The registration requirement continues for the person’s life if they had at least one prior conviction for a sex offense in another jurisdiction, if they were convicted of sexual assault or aggravated sexual assault (unless the age of the victim was the basis for the conviction), or if they were determined to be a sexually violent predator. After ten years, however, most people required to register for life can petition the district court for a termination of notification such that information about them is no longer given to local law enforcement and the surrounding community.

Who may obtain information from the registry?

The information in the registry may be disclosed for any legal purpose, including for use by local, state, and federal law enforcement agencies for purposes of law enforcement activities; state and federal governmental agencies conducting confidential background checks; and any employer authorized by law to request records and information from the VCIC where the disclosure to such an employer is necessary to protect the public. A person required to register may also access the information contained in the registry for purposes of reviewing the accuracy of any record relating to them. The identity of a victim of an offense requiring registration shall not be released.

In addition, the public can gain access to information about people required to register as sex offenders from the Departments of Corrections of Public Safety or from local law enforcement agencies when the requestor can state a specific concern about their personal safety or that of their family.

What if my conviction is overturned?

A person whose conviction is reversed or dismissed is no longer subject to registration requirements and any information about them in the registry relating to that conviction shall be removed and destroyed. Further, anyone to whom that information was sent shall be notified and required to remove and destroy the information as well.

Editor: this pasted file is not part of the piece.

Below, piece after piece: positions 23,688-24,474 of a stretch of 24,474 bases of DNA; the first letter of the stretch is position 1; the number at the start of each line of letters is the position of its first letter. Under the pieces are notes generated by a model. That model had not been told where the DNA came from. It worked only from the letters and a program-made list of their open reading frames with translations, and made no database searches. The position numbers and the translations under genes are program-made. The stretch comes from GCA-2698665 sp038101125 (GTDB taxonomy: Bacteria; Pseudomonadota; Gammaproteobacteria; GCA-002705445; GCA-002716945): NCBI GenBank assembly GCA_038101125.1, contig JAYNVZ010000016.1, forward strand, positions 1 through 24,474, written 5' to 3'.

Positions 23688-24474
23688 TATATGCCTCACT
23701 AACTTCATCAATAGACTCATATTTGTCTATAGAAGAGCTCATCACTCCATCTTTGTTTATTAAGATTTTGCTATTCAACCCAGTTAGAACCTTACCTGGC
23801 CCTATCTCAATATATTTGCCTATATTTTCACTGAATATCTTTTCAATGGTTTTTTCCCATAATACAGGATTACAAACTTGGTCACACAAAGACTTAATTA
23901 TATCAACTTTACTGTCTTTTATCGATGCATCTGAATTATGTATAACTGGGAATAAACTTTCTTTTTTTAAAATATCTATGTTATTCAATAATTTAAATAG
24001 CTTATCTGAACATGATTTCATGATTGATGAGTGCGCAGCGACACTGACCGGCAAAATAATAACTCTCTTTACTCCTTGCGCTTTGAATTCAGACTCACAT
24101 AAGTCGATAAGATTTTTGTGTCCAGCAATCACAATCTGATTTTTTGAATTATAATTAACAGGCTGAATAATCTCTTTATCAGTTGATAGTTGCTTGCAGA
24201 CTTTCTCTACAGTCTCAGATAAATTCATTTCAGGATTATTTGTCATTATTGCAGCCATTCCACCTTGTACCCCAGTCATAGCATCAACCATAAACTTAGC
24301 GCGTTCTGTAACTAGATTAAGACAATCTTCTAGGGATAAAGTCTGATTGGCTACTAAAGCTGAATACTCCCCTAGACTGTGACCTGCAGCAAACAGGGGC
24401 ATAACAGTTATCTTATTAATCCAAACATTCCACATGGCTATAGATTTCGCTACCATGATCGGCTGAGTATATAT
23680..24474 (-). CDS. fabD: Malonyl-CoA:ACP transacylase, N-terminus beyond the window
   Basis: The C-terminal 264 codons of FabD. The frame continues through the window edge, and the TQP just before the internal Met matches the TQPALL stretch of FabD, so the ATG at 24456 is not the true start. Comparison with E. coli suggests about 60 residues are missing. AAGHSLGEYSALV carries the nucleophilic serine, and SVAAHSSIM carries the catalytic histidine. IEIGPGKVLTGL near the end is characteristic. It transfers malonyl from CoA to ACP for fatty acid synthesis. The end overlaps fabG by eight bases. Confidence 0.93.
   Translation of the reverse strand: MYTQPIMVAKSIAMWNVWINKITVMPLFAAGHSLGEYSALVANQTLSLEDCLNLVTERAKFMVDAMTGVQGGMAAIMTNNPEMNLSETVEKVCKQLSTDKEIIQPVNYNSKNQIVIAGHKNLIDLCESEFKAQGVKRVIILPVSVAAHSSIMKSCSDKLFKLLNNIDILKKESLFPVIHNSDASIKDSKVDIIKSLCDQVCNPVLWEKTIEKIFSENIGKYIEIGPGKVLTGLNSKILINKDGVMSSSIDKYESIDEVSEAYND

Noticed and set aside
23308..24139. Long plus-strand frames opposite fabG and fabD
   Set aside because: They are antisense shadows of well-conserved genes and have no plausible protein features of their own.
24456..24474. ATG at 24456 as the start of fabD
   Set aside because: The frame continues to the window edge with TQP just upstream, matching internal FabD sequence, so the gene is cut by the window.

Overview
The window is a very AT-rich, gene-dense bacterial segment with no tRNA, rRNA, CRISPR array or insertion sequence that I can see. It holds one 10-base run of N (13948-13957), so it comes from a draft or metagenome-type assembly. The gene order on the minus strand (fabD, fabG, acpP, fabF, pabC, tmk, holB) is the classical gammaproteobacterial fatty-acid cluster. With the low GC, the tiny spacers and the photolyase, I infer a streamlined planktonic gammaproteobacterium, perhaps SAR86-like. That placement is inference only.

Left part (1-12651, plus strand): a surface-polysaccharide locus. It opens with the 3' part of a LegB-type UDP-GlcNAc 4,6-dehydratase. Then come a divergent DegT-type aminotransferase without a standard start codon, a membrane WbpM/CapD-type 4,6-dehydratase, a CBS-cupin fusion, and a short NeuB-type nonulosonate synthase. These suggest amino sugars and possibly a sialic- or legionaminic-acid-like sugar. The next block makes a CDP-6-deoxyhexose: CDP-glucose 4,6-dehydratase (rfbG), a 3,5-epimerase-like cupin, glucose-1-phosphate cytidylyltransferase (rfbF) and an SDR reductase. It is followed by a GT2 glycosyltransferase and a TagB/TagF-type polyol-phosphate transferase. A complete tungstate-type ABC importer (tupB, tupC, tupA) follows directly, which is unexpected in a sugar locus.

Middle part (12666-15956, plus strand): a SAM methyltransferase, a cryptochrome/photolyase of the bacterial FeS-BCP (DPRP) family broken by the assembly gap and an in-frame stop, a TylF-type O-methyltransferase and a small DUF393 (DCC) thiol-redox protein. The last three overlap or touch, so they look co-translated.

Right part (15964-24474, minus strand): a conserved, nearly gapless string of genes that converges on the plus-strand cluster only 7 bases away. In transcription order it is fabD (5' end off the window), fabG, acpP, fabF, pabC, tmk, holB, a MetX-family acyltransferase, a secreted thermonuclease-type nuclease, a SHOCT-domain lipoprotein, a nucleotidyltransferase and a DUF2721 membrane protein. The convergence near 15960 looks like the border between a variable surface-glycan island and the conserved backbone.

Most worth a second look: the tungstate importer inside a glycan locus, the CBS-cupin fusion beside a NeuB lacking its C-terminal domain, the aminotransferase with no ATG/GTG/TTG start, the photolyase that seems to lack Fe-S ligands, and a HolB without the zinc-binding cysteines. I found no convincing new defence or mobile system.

What is the age of consent for sexual activity?

Generally, the age of consent for sexual activity is 16 unless either: (a) the parties are married and the sexual act is consensual, or (b) one party is less than 19 and the child is at least 15, and the sexual act is consensual. However, in some specific circumstances, such as where one party is the other’s guardian, the age of consent is 18.

Resources

Information About Vermont Sex Offender Registry: Vermont Crime Information Center- Contact

Cases & Advocacy

To see Criminal Justice cases or advocacy in which GLAD has been directly involved in Vermont, go to Cases and Advocacy – GLAD and under “By Issue” select “Criminal Justice” and under “By Location” select “Vermont.”

News & Press Releases

To see news and press releases about Criminal Justice in Vermont, go to News & Press Releases – GLAD and under “By Issue” select “Criminal Justice” and under “By Location” select “Vermont.”